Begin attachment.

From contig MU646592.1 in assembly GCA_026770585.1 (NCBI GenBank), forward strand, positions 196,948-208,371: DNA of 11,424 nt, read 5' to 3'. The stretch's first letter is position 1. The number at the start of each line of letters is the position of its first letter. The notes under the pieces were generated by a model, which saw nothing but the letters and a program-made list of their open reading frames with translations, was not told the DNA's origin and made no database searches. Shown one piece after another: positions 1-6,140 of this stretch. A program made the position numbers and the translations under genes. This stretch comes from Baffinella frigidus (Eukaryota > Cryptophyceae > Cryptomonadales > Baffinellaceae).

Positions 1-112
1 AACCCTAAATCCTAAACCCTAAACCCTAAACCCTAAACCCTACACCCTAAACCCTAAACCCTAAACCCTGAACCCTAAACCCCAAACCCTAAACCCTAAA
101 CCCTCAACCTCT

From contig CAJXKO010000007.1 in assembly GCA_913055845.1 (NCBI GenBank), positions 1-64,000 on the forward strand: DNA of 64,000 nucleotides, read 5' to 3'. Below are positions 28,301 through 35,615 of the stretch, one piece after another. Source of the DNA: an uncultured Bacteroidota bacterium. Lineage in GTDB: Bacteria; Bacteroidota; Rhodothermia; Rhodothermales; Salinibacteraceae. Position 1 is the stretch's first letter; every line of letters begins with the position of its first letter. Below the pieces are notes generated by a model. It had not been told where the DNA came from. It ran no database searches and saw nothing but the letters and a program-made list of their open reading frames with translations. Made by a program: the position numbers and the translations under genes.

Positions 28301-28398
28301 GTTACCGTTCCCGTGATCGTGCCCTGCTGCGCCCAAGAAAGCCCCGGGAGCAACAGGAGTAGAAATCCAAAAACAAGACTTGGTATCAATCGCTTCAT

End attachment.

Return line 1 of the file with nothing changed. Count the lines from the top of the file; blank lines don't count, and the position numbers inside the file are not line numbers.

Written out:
From contig MU646592.1 in assembly GCA_026770585.1 (NCBI GenBank), forward strand, positions 196,948-208,371: DNA of 11,424 nt, read 5' to 3'. The stretch's first letter is position 1. The number at the start of each line of letters is the position of its first letter. The notes under the pieces were generated by a model, which saw nothing but the letters and a program-made list of their open reading frames with translations, was not told the DNA's origin and made no database searches. Shown one piece after another: positions 1-6,140 of this stretch. A program made the position numbers and the translations under genes. This stretch comes from Baffinella frigidus (Eukaryota > Cryptophyceae > Cryptomonadales > Baffinellaceae).